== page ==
"Where Are The Elephants? lays out in 14 chapters and 170 pages a precise and concise view of how Leon sees the world. It is personal and political, public and private, it informs, educates and entertains in equal measure." Alan Rose

RED LETTER DAYS No 2: Moveable Feasts

Nigel gets his teeth into these months.
"What our ancient ancestors called ‘þe monaþes of lencten’, March - April - May, represent a quarter of the year which contain the most familiar dates of tradition in our calendar. Some are fixed, … May Day, April Fool’s Day, the Vernal Equinox. Some are variable, … Good Friday, Pancake Day (Shrove Tuesday), Whit Sunday. The whole sector of the year is covered by extended periods of Christian observance – Lent, Easter-tide, Whitsuntide."
May Day – Oss Oss! Wee Oss!
May Day – Oss Oss! Wee Oss!

REVIEWS: Two Live and Umpteen CDs…

FINDLAY NAPIER at UPCO – Mike Feist on home turf in Otley

"Others [songs - ed] reflected topical issues. There’s More to Building Ships is a scathing commentary on the failure of successive governments to recognise and plan for mitigating the adverse social and economic effects of cutbacks in a key industry: 'They scupper it and cut it / And the unions take the blame'."
Socially aware Findlay
Socially aware Findlay


Chris Manners was there.
"Cohen is doing fabulous work, finding fresh life in traditional song and tunes. This project [looking at the way British traditional material crossed the sea to become part of the black American and Caribbean repertoire and how it changed in the process] links to Angeline Morrison’s Sorrow Songs, Reg Meuross’s Stolen from God [Live Review in Winter23 TS - Ed], and Sophie Crawford and George Sansome’s Queer Folk, adding diversity to the British tradition and finding ethnic and geographic links that were always there but never explored. Watch out for the tour dates and be sure to bag a ticket - it’s going to be a cracker."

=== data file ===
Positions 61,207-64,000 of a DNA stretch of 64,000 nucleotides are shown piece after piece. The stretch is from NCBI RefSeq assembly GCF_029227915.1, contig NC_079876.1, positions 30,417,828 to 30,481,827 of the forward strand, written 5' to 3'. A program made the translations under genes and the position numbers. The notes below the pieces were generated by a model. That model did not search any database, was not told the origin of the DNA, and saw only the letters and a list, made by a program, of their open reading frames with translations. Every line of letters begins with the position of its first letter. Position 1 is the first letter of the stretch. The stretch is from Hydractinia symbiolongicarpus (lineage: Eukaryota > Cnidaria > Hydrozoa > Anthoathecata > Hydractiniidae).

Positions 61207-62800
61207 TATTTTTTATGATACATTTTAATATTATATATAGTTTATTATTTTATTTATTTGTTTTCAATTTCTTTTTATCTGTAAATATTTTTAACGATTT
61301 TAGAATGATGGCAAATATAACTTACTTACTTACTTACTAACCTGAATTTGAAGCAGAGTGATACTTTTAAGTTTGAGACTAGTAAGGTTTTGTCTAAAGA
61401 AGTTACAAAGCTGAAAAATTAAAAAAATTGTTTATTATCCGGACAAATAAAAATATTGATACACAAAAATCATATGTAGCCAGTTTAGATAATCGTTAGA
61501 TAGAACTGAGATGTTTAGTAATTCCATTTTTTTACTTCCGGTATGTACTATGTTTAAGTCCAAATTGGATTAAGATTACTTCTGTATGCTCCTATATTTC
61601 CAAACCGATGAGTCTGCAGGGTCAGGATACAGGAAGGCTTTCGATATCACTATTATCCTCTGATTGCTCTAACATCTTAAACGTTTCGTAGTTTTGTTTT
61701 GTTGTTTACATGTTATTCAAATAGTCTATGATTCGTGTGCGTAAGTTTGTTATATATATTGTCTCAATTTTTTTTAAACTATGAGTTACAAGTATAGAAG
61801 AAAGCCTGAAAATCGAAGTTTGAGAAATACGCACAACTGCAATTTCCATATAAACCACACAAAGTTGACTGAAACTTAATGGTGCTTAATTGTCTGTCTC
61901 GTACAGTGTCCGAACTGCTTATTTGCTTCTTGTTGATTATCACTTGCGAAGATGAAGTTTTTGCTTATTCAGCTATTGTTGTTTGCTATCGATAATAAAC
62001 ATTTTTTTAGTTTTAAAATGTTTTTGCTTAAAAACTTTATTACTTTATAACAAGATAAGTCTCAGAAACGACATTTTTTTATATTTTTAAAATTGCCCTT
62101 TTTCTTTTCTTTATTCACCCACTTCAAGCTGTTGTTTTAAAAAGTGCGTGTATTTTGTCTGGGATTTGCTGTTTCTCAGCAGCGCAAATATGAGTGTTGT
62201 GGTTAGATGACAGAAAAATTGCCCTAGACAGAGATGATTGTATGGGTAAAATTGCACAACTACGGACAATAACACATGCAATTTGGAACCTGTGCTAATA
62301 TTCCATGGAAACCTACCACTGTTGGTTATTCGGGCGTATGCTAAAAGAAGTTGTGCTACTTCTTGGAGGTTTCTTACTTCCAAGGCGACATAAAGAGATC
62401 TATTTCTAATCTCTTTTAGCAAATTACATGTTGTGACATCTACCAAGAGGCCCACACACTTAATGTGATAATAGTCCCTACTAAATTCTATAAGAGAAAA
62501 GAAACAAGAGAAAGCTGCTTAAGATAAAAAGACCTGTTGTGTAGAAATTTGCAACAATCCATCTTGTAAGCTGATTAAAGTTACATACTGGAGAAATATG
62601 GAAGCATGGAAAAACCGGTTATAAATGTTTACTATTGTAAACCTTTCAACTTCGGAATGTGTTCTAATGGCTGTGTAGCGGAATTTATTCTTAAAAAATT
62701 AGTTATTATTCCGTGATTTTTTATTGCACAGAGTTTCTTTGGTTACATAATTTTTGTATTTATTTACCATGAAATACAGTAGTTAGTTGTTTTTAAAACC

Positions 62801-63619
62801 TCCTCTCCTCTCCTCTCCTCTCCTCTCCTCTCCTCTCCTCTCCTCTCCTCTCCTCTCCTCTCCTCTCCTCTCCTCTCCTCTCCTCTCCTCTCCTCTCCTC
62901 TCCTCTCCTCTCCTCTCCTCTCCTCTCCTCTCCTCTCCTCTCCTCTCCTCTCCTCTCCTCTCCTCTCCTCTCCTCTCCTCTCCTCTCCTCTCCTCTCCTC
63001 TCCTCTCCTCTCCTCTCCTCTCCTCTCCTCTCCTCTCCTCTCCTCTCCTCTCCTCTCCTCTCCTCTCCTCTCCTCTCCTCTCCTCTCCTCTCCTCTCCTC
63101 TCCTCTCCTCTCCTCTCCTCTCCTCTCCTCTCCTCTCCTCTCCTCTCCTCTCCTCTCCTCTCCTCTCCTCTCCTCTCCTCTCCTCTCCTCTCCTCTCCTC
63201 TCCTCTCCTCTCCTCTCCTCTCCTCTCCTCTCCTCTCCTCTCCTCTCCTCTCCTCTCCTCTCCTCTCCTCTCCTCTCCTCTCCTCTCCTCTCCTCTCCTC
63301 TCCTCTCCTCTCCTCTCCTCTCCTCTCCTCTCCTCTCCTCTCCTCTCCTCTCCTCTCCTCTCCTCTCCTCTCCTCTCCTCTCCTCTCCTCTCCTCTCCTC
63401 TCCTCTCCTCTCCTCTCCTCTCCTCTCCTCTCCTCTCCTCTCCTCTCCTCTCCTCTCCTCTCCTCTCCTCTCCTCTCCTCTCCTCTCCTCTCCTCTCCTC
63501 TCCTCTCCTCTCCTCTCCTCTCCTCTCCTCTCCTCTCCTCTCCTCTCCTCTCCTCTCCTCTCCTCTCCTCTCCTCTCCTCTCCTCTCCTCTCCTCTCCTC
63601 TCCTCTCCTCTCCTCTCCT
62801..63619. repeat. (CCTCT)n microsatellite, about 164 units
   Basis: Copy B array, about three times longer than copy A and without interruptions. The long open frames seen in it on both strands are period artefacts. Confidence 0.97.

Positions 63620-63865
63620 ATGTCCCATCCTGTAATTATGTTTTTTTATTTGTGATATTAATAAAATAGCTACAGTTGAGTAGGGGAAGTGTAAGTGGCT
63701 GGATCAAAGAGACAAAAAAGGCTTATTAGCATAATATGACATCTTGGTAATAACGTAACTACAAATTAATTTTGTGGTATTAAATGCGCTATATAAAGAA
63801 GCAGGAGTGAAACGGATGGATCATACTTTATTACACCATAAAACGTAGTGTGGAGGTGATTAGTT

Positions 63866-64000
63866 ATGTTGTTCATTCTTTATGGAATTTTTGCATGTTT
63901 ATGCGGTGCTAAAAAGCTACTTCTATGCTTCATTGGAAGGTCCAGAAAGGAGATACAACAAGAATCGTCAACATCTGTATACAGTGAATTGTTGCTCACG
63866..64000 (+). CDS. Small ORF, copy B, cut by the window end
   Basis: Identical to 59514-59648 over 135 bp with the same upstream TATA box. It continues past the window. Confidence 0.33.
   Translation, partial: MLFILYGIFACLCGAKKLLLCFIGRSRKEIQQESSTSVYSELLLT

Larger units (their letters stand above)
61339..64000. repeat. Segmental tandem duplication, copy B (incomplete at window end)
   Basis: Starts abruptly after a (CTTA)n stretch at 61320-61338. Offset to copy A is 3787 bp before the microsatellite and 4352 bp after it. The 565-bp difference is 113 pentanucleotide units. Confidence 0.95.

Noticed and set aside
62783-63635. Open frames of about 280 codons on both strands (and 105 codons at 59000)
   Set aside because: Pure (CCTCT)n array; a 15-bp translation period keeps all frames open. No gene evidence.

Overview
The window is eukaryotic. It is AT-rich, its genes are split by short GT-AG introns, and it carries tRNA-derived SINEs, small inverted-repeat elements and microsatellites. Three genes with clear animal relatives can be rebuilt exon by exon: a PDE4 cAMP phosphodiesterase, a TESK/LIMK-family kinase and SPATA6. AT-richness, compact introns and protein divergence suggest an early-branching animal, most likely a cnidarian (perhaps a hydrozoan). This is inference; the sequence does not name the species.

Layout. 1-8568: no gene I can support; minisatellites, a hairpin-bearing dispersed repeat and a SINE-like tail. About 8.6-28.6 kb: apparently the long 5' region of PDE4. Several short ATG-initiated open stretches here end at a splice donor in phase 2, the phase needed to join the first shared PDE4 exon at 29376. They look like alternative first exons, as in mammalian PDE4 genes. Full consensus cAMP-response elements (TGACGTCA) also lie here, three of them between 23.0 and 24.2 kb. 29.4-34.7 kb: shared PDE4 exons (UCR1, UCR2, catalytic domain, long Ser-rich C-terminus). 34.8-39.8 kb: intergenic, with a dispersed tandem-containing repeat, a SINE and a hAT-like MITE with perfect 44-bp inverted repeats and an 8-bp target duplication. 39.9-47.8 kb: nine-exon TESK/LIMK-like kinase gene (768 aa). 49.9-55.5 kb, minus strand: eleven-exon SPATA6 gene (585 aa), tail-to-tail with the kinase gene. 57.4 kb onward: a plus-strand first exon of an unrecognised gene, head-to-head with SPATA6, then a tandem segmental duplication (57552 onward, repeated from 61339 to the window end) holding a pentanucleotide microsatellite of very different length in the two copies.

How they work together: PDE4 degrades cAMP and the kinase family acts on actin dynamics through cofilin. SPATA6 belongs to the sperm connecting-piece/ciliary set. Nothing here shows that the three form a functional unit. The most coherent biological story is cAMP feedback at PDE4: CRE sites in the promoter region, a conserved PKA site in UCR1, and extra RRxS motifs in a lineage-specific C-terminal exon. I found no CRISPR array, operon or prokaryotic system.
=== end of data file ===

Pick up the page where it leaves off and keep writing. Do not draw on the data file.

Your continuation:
Cohen in a different club near you
Cohen in a different club near you


Jim Shipley finds that the light at the end of the tunnel is ... folk music. In the 1972 Rag Week in Keighley, the committee held a folk concert in a railway tunnel. You had to be there!

"Ingrow railway tunnel may have been a strange choice as a venue for the student Rag Week gig, but these days the [Keighley & Worth Valley] Railway is no stranger to live music which features strongly in their popular Beer Festival events. It has also run music trains with folk artists like Pete Coe, Bob Fox, John Kirkpatrick, Les Barker & Emily Druce"

JK on the KWVR
JK on the KWVR


Make a date, have a sing, sink a pint.

(Also available online: FILOFOLK)

READ ALL ABOUT IT … in the magazine — get yours from the subscribe pages